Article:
And the wisdom of Solomon was itself twofold. It was on the one hand the amassing, and the delighting in, an accumulation of knowledge about the natural and human worlds – trees, plants, animals, birds, music, literature, architecture, medicine. And it was on the other hand the delight in the meaning which all these things have, in themselves and in their labyrinthine complexity and interrelation, and hence the making of wise judgments about what ought to be done, not just what ought to be known. Wisdom, in the biblical tradition, includes in its wide embrace both the encyclopaedic collection and arrangement of the data, the evidence, the facts, and that strange, soft something which sneaks round the back and asks the question, But what’s it all for? What does it mean? And what should we do with it?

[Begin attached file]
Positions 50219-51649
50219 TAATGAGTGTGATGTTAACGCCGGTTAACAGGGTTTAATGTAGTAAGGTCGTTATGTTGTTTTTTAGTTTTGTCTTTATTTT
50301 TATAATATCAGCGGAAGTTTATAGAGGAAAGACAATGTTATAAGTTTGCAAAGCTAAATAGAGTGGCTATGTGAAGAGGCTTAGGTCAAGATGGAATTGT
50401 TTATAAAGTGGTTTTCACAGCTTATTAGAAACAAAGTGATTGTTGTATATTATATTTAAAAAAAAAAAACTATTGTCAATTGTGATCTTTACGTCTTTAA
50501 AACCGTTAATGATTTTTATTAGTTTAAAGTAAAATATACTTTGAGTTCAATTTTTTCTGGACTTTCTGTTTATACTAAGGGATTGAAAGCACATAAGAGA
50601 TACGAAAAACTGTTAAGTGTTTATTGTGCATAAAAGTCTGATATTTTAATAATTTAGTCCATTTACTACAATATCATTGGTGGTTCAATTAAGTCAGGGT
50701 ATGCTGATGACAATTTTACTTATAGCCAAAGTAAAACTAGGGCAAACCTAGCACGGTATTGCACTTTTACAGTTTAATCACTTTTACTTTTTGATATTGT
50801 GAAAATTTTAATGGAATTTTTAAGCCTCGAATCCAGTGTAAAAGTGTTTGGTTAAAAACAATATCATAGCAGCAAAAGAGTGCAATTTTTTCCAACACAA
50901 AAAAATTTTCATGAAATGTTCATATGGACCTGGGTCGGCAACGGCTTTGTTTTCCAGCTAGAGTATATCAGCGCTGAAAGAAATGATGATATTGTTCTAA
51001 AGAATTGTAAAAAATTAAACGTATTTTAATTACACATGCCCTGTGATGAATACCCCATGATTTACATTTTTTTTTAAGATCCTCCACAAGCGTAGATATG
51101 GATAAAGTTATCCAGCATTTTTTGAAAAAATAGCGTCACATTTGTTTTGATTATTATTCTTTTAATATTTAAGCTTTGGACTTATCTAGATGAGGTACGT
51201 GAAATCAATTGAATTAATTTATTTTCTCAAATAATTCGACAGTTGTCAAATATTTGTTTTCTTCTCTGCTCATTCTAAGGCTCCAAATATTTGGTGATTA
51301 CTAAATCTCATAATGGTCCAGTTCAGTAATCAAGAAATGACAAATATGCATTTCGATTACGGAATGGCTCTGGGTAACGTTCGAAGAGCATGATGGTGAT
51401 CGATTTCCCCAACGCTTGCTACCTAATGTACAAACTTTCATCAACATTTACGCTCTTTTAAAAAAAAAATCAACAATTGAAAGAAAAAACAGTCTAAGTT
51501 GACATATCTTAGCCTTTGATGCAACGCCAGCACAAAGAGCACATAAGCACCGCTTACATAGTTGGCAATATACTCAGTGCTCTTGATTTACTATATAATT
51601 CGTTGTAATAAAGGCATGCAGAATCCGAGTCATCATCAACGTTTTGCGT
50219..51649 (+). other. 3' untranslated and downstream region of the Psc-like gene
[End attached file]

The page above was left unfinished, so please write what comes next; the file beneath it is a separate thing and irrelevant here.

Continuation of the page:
And though the ancient Jews
knew perfectly well that the actual city of Jerusalem was a place where, often
enough, incompetent or even wicked rulers could get it wrong on all fronts,
they still looked to it as the place where, if you went in the right spirit,
wisdom of both kinds was to be found; because it was of course the place where
you would go to meet with YHWH, the God of Israel, who was himself the creator
of the whole world. When you were making your lists of birds or insects, you
were doing the same sort of thing with God himself that a musician does when
she studies Beethoven’s notebooks to see what he was up to in one of those
great quartets. And when you worshipped in the
But the second thing that